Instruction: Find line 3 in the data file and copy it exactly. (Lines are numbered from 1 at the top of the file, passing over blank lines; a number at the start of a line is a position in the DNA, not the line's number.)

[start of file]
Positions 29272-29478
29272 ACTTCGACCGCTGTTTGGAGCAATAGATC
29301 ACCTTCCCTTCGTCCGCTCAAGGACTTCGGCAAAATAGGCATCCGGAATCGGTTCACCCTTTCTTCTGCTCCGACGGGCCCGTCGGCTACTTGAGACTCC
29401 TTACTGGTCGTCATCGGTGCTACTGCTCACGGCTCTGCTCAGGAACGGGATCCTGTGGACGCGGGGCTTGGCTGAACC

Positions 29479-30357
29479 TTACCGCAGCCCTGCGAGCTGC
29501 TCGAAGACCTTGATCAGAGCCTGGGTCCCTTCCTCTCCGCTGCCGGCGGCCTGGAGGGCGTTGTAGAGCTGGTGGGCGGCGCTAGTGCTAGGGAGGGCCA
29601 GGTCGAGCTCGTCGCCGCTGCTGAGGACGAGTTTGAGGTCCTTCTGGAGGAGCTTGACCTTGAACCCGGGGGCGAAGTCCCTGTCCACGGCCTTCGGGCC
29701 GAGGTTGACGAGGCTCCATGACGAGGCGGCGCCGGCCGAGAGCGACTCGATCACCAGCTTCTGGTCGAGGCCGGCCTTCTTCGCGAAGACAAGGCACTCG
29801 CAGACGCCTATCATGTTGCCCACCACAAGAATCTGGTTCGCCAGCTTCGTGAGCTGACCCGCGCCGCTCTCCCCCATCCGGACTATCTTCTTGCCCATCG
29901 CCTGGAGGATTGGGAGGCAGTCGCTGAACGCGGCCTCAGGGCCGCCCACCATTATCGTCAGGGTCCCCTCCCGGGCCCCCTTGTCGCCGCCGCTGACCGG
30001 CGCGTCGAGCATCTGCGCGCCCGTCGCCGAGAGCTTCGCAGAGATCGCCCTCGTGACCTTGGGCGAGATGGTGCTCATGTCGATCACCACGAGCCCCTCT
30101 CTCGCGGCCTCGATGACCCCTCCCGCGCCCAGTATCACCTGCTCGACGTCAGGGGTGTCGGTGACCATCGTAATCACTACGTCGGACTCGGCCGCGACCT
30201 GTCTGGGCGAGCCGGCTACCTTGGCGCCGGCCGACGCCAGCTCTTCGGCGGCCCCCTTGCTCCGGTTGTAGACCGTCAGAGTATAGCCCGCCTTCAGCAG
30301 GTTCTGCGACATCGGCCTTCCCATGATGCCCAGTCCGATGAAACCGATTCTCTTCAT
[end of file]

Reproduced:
29301 ACCTTCCCTTCGTCCGCTCAAGGACTTCGGCAAAATAGGCATCCGGAATCGGTTCACCCTTTCTTCTGCTCCGACGGGCCCGTCGGCTACTTGAGACTCC